Floral tradition has often placed special meanings to certain flowers and other plants. Some of them have been of a romantic nature; others convey special sentiments that cannot always be expressed as well in mere words. If, as the saying goes, a picture is worth a thousand words, well, certainly a bouquet or other arrangement of blooms can be translated even more expressively.
Now, consider another side to the meaning of flowers: the healing aspects. Could it be that the romantic side of this form of communication is derived from the medicinal properties that belong to such plants? Again, at one time such qualities were well-known by many. Modern herbalists may be acquainted with the biological benefits of their subjects, but it would be helpful in many cases to also examine the emotional side, too. After all, in holistic medicine, the mind, heart and body are a combined unit, acting interdependently.
Aloe Vera: In floral language, it is meant to speak of healing and protection. This plant, while not normally known today for its flowers, is at the forefront of botanical healing. As treatment for burns, cuts and other minor wounds, as well as a mild sunblock, it is unsurpassed. Many other uses include colon cleansing, lowering blood sugar, and soothing of skin irritations. Aloe vera also works well to condition hair. Simply put, the traditional meaning and the herbal uses are quite well-synchronized.
Horehound: Flower language significance: health. In herbal medicine terms, this herb—also famous for its use in making candy—is a blessing for those with sore throats and coughs. In many instances horehound is also found in cough remedies, especially lozenges. It soothes the sore throat, and can help tame a cough. Many herbalists also recommend this herb for relief in cases of asthma (although not for emergency attacks; it is, however, beneficial in helping allay the irritation and inflammation associated with asthma).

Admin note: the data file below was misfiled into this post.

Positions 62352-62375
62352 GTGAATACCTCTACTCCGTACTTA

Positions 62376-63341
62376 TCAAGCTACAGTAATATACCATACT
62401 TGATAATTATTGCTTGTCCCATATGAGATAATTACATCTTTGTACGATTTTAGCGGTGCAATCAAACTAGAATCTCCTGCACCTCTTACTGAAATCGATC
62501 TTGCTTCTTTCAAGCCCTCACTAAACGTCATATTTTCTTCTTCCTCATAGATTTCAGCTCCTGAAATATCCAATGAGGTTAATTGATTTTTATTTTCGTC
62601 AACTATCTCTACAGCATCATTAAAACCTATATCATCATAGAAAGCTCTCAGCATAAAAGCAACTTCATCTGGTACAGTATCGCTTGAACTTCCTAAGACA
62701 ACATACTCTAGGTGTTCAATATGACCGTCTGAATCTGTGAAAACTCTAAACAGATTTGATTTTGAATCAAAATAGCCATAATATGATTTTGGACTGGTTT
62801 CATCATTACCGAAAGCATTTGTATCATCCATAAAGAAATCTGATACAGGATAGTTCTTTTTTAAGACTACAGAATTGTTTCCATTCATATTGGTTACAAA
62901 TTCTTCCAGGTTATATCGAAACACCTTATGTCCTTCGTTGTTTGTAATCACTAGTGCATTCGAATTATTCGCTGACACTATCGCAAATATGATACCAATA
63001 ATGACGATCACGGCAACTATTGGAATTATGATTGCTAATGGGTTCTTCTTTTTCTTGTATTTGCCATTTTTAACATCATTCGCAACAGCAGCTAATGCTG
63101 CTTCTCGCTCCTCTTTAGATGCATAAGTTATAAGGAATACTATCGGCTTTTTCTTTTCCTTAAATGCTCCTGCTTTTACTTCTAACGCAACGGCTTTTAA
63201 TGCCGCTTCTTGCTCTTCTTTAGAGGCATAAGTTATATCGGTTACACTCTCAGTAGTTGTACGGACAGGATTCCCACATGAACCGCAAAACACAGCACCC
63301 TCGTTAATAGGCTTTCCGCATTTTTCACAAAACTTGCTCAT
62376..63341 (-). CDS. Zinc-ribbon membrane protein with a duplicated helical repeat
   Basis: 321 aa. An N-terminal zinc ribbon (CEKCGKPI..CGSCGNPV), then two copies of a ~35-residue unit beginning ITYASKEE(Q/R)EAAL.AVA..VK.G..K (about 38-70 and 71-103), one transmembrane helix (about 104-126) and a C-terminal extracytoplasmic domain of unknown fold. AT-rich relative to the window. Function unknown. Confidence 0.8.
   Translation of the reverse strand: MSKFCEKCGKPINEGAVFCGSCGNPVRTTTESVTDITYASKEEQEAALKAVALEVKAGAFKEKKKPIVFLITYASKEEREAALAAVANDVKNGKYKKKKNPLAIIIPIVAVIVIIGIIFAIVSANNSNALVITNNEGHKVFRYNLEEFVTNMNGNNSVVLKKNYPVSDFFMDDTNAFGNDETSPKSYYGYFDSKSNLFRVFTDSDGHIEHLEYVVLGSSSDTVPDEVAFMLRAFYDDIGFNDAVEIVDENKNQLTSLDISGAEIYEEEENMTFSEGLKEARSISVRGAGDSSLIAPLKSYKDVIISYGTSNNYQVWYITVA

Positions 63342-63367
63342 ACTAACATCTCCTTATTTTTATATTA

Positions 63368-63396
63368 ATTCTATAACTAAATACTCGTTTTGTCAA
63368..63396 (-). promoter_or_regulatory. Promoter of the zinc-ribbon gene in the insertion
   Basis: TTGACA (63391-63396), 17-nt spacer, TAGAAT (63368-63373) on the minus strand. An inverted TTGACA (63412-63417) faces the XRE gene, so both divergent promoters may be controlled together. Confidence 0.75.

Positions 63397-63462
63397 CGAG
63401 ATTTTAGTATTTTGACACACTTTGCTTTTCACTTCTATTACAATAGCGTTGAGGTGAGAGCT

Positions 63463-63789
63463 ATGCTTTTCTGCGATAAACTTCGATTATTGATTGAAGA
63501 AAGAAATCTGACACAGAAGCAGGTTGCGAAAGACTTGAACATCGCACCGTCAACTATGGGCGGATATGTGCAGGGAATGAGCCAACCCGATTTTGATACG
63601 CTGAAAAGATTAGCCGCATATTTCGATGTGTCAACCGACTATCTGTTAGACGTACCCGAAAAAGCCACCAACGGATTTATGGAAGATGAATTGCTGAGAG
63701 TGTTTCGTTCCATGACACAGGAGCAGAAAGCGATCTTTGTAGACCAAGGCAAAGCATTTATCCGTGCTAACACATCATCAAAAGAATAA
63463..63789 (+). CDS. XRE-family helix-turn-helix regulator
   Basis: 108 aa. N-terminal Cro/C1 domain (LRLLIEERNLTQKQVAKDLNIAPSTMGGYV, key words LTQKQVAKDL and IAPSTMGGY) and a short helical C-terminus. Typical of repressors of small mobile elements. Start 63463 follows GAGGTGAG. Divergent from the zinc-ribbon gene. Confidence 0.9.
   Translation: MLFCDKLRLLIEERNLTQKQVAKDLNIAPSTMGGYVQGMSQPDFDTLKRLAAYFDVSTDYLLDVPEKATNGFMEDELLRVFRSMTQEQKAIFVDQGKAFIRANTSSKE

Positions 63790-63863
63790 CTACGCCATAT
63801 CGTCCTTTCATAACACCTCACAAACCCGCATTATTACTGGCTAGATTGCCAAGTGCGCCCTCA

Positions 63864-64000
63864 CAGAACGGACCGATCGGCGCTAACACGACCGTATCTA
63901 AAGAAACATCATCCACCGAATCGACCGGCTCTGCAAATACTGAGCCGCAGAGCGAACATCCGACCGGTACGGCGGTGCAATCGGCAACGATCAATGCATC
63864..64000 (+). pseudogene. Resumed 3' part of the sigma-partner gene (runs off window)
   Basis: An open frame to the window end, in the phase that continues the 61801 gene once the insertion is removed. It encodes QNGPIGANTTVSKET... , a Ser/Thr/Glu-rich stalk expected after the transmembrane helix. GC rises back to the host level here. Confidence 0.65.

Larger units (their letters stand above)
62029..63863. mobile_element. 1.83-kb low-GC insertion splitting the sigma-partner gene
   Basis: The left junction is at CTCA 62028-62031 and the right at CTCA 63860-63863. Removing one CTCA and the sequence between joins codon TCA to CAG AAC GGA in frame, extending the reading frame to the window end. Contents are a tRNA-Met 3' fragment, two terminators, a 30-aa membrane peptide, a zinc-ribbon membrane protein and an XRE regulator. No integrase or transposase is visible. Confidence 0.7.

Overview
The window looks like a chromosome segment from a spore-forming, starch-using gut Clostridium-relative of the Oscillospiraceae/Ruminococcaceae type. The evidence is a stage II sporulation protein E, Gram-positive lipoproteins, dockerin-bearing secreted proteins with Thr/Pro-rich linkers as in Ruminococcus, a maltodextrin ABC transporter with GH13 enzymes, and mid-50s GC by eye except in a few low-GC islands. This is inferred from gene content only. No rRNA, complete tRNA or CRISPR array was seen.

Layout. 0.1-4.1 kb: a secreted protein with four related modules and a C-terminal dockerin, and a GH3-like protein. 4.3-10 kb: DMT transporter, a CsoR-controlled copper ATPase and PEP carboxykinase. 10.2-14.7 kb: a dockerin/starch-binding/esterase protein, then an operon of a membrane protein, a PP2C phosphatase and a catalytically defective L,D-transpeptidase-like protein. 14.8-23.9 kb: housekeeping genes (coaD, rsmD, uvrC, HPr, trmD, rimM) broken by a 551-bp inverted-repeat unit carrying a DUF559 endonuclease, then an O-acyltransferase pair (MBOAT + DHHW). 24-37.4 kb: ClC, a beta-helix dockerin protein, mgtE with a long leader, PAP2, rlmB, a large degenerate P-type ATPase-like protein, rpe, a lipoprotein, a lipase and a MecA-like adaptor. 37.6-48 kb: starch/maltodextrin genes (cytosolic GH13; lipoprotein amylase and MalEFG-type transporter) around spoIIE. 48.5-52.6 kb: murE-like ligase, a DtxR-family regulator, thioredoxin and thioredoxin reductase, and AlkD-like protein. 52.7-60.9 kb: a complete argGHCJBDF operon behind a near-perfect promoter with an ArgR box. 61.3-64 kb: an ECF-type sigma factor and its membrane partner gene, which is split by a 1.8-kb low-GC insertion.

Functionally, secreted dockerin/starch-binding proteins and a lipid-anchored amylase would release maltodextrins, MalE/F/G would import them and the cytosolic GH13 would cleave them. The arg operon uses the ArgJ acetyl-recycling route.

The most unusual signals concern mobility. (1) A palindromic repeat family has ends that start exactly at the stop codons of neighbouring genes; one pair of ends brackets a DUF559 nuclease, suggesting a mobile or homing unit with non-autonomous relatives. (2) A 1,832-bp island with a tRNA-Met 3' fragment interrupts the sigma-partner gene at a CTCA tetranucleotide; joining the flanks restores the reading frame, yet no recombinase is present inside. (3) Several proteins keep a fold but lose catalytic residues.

Hyssop: This flower has long been associated with cleanliness—as in Ps. 51, where David prayed to be cleansed as with hyssop. In current herbal medicine, this plant is, indeed, used for cleansing. Internally, it helps as a febrifuge, to cleanse the body of fever. As an expectorant hyssop is good for reducing phlegm. It also increases blood circulation, which can remove impurities from the blood. Made into an infusion or poultice and administered externally hyssop is beneficial for reducing inflammation and to help heal bruises and relieve insect bites.
Rosemary: Flower language uses this plant to call forth remembrance. Rather than only being relegated to the kitchen today, however, herbal medicine does claim rosemary helps the memory. Additionally it has the ability to calm nerves, stimulate digestion and the nervous system in general. Rosemary also aids those suffering from insomnia, fatigue, and headaches including migraines.
Rue: In floral parlance this herb suggests clear vision, perhaps more along the lines of intuition or clarity of thought. In medicinal terms, the leaves, made into an infusion, can be applied externally as an eyewash. They are also used in this literal sense for tired eyes. Rue contains a substance called rutin, which is a circulatory stimulant; perhaps this is the ingredient responsible for both meanings.
Peony: This lovely blossom is meant to convey the sense of healing in the language of flowers. Certainly, in Traditional Chinese Medicine as well as in other cultures, the peony has been long well known in this way. Its purgative, and anti-spasmodic qualities are of great use in healing. In TCM it is often combined with licorice root for kidney and gallbladder health, and stones in those organs.